Friday, May 21, 2010

Flowers For a Friday at Hetch Hetchy

One thing I did not see a lot of in Yosemite Valley this last week was flowers, aside from the very pretty Dogwood blossoms. The valley floor is covered for the most part by thick forest and at this point flowers were either not blossoming yet, or they were shaded out by the forest canopy. Yosemite was once renowned for having more than 700 acres of meadows, but now there are fewer than 70 as fire prevention has allowed young trees to encroach.
The situation was quite different at Hetch Hetchy. The forest is sparse, and the area receives a lot more sunshine, so the flowers were quite showy. Indian Paintbrush and Lupine were quite common, including the Harlequin's Lupine (first photo), that I had not noticed before in my travels.

I know this is primarily a geology blog, but I couldn't resist posting a few flower pics, but the observant reader will notice that rocks play a prominent part in the framing of the plants!

We also ran across something else on our trip: a Yellowstone-style traffic jam at Crane Flats. Yellowstone tourists are renowned for causing traffic jams wherever an elk or bison is encountered. We had a similar jam at Crane Flats. I knew that twenty cars and a ranger would never stop for a deer or squirrel, so we stopped too (contributing to the jam, I know), and saw a very nice little bear doing bear things in the meadow by the highway. It was good to see the bear totally ignoring the crowd, and concentrating on eating a natural food source instead of somebody's potato chips (ripped out of a car)!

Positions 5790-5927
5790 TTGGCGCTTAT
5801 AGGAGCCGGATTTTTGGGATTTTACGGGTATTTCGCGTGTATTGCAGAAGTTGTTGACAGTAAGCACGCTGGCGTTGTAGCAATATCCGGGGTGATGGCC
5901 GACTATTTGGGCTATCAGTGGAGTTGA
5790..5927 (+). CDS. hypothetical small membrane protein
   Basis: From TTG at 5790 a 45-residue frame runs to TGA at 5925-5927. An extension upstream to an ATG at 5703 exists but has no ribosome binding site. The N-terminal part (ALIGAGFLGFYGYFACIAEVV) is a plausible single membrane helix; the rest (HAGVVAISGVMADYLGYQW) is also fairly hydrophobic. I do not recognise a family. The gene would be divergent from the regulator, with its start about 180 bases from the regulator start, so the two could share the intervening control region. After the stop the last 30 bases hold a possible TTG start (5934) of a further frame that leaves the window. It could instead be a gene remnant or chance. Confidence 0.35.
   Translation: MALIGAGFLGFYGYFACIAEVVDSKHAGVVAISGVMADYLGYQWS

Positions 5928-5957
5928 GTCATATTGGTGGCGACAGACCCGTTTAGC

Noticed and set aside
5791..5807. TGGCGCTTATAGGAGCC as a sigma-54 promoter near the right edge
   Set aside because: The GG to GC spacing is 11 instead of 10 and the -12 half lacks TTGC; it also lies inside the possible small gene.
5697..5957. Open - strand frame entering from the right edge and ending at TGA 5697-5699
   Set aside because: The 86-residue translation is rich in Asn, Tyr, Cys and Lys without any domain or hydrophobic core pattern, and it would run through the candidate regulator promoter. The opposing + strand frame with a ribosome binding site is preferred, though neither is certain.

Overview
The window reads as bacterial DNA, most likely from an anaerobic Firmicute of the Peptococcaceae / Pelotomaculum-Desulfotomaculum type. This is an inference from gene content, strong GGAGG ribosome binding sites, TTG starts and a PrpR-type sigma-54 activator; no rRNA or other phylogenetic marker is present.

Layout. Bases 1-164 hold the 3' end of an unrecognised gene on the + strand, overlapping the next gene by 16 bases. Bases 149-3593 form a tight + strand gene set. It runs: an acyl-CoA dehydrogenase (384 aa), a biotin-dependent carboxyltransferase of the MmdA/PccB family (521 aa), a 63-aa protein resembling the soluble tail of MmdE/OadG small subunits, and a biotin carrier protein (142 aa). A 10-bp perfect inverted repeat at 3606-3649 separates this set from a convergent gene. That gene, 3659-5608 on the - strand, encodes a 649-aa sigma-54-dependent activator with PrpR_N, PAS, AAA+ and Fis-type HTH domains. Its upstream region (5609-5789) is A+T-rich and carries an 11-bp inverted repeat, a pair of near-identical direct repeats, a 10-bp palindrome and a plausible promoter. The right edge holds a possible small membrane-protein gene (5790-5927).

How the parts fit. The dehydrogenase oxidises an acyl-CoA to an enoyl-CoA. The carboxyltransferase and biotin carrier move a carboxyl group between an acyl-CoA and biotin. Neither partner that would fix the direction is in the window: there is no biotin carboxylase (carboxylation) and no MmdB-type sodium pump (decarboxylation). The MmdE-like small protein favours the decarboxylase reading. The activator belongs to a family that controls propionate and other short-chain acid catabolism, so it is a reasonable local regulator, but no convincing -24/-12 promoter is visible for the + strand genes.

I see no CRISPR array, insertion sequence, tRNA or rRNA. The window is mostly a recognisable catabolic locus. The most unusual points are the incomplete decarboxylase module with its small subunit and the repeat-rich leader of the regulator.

Gaelyn said...

Very cool to see a bear. I've never seen the Harlequin's Lupine, quite colorful. And yes, I noted the rocks.

Anonymous said...

Aw, give yourself a break-- the little rootlets of those flowers and lichen contribute to the breakdown of the granite into clasts. (it's not all wind and water)
I'm gonna steal your picture for my album from last spring. we were hiking up a trail (can't remember name-- the former circle trail around the lake on the east end of the park) The people in front of us stopped suddenly and pointed with their cameras. About 10 ft away was a young bear, chowing down on nature's bounty. I got my video cam out, but then remembered that there were nuts and fruits in my pack. I couldn't toss the pack because my id was inside. So, we backed up slowly and took off. Never saw the fresh landslide on that trail ;-(